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Freudian Script: The Psychopath

The Psychopath - favourite of Hollywood and tabloid journalism alike. This week's Freudian Script attempts to clarify the definition of psychopathy, identify people wrongly called psychopaths, and uncover how you can write better psychopaths. DISCLAIMER: This blog post is designed for writers of fiction. If you are concerned that you or someone you know has symptoms of mental health problems, please see your doctor instead of doing a test on the internet. What is a psychopath? Unlike other conditions I have detailed in this series, psychopathy is a murky concept at best and is often the subject of controversy. I will therefore digress into the details of classification to shed some light on the problem. Psychopathy is considered a personality disorder, often sub-typed under either anti-social or dissocial personality disorder - depending on your classification system. The International Classification of Diseases (ICD-10), baby of the World Health Organisation and preferred by UK psychiatrists, bundles the term in under dissocial personality disorder. The Diagnostic and...
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Freudian Script: 4 Ways to Show Your Characters Need to Grow

For the next installment of Freudian Script, we will examine the unconscious reactions that characters give when they're under greater stress or lack emotional maturity. These are the immature defence mechanisms. As the name suggests, these are normal for teenagers - YA writers, take note - and are fairly common in adults. The following examples represent some of those defences, alongside some explanation and illustration from two of my favourite shows: 1) Regression I have a writing deadline and murders to solve...or I could play laser tag Wasn't life so much easier when you were a child? No responsibility, all that free time, and a part-time job on Saturday to buy more sweets. So, when reality comes knocking and you need to act like a grown-up, why not do something fun and childish instead? State Dinner to organise? Build a fire! Captaining a starship on a five-year-mission? Pretend you're the captain of a Royal Navy vessel (or just sing about it). This is the staple of...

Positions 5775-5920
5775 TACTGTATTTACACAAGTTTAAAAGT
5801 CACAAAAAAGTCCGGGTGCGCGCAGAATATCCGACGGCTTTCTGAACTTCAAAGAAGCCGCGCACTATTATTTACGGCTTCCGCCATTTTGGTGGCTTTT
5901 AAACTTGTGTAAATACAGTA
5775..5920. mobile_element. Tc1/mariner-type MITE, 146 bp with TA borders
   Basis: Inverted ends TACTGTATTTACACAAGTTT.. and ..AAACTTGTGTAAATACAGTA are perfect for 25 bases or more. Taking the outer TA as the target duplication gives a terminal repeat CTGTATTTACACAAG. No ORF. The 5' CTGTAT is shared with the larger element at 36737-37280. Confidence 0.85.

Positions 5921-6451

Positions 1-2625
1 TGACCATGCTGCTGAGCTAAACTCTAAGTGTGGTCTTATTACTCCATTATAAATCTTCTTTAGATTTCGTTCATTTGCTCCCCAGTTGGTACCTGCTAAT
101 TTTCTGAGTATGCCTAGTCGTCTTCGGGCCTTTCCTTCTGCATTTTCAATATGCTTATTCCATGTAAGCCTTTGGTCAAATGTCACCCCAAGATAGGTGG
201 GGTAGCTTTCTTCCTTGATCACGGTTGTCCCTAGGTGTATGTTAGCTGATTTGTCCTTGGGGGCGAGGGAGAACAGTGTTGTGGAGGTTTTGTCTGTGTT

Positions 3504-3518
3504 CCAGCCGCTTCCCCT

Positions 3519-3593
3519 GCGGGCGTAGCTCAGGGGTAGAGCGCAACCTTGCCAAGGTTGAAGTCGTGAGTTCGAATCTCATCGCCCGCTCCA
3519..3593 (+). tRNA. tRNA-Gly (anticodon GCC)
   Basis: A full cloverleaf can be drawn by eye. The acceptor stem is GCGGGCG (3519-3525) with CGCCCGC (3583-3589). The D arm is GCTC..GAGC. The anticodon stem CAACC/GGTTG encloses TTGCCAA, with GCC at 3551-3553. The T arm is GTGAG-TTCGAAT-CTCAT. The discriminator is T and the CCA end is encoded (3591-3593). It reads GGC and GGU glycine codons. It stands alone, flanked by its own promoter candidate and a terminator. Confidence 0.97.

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Freudian Script: 5 Mature Defence Mechanisms of Well-Adjusted Characters

To start my series on psychology for writers, I thought I'd take a meaty topic that will have practical uses for all your characters, irrespective of genre or medium. What are defence mechanisms? You're wandering along in your own little world. Life is good. You're happy, content, satisfied. WHAM! Suddenly, everything gets turned on its head - you have been hit by An Inciting Incident. How do you react? Something has threatened your state of wellbeing, provoking something inside you, and you need to get rid of this ugly feeling. So, our unconscious mind defends you - and not always in healthy ways. Psychoanalysts (the school of psychology founded by Freud) have formed a list of common defence mechanisms and divided them up. The most common divisions are mature, immature, neurotic and pathological. (NOTE: while this topic is based in psychoanalysis and psychodynamic psychological principles, I'm going to skip over the theories behind the development of these reactions and concentrate on their possible manifestations and...
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Freudian Script: Psychology for Writers – new blog series!

I have long believed that a working knowledge of psychological theories can really benefit a writer's perspective. However, not all of us can afford a psychology degree or hours spent picking through Google results trying to make sense of half a dozen websites on the subject. With that in mind, I've decided to present a new regular series on this blog called Freudian Script, where I'll try to break down some key psychological concepts that writers might find use for. And why might these things be useful? Well... 1) How will my character react? People do things for a reason. Now, this might not be a conscious reason and it might be a completely spurious reason if it were examined logically, but these reasons exist in their conscious and unconscious minds. By naming and categorising these reactions, writers can manipulate them into producing more conflict, driving the action, or simply showing that a character has matured over the course of a narrative. 2) What issues...